From course catalog:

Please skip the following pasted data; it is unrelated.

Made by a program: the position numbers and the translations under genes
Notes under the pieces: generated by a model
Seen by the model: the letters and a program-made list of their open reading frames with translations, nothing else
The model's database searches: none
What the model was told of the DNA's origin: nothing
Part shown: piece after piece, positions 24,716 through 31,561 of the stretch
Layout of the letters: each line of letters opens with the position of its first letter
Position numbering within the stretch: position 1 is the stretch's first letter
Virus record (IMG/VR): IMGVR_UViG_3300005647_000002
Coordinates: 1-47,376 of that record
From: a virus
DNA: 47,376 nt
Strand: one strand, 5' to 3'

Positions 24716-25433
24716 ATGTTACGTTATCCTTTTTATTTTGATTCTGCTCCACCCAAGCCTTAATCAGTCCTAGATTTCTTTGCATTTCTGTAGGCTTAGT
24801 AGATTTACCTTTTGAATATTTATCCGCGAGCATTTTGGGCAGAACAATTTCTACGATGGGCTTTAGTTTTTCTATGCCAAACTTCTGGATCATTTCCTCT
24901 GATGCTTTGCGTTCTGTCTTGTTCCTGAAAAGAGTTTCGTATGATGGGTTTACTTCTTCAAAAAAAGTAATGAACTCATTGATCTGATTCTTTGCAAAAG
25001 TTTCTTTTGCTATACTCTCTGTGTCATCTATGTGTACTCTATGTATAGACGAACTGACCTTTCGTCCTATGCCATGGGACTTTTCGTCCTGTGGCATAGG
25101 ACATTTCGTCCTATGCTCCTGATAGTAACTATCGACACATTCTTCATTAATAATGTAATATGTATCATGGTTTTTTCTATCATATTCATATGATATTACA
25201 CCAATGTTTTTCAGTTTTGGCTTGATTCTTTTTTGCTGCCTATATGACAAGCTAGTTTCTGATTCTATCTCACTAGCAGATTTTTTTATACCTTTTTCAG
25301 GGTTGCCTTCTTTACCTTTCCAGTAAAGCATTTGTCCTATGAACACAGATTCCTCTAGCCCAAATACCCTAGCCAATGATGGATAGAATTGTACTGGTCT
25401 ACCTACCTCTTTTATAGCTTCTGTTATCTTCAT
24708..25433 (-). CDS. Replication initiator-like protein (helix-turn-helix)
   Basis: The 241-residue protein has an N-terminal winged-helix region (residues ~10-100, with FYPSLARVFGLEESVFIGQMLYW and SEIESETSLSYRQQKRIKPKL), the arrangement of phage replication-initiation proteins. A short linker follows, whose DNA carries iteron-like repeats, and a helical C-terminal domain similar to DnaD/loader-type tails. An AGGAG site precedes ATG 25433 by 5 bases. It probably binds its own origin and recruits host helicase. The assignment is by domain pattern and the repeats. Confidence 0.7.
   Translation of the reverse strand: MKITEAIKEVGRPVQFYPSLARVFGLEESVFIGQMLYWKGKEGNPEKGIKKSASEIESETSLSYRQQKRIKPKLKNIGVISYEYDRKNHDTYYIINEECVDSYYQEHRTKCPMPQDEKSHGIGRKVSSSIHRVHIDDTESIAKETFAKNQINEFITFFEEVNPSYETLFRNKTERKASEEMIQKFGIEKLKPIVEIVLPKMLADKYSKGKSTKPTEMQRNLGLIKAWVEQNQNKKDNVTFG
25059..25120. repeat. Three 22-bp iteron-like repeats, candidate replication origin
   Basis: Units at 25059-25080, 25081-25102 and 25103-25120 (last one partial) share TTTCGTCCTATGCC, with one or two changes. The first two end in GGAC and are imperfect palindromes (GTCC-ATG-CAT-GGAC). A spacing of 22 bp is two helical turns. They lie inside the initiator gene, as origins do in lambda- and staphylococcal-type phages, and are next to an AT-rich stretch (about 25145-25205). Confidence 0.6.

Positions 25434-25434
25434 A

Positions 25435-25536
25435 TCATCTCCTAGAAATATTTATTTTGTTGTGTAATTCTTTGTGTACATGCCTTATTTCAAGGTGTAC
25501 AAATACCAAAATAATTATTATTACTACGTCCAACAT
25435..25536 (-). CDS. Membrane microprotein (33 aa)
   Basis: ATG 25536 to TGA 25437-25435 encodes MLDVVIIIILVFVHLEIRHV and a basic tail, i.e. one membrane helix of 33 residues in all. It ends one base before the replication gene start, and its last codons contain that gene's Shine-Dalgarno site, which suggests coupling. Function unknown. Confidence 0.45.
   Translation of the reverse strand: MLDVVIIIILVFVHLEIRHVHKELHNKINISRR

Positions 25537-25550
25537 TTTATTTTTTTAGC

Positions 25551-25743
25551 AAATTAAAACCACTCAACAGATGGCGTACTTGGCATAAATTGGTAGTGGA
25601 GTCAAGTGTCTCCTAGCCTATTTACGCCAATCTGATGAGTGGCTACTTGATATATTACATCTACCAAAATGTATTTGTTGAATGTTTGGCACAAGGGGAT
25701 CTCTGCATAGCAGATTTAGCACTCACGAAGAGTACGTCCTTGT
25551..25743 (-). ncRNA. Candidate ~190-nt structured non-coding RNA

What can art history and American History tell us about each other? Painting, sculpture, photographs and popular media helped nineteenth-century Americans imagine race, nation, and the spirit while design shaped their environment. Ideas and images from this period inform the way we think today. We will study how the United States changed from a rural to an industrial, urban nation; slavery, the Civil War and Reconstruction redefined the country, Westward movement and the accompanying confinement of Native peoples enlarged it, and waves of immigration and border movement changed its population. The rise of a middle class and the accompanying ideal of the “American home” were all products of the nineteenth century. American artists and architects sought to rival their European contemporaries and eventually produced distinctive works that responded to these national trends. Through hands-on research in archives and visits to see original works of art in museums and libraries, along with readings in primary-source documents and recent critical interpretations, we will examine both developments in the fine arts and the impact of historical change on the material and popular culture of everyday life in America. Among the artists and architects we will study are Thomas Cole, Winslow Homer, Henry Ossawa Tanner, Matthew Brady’s photographic studio, Louis Sullivan, and the Cheyenne artist Howling Wolf.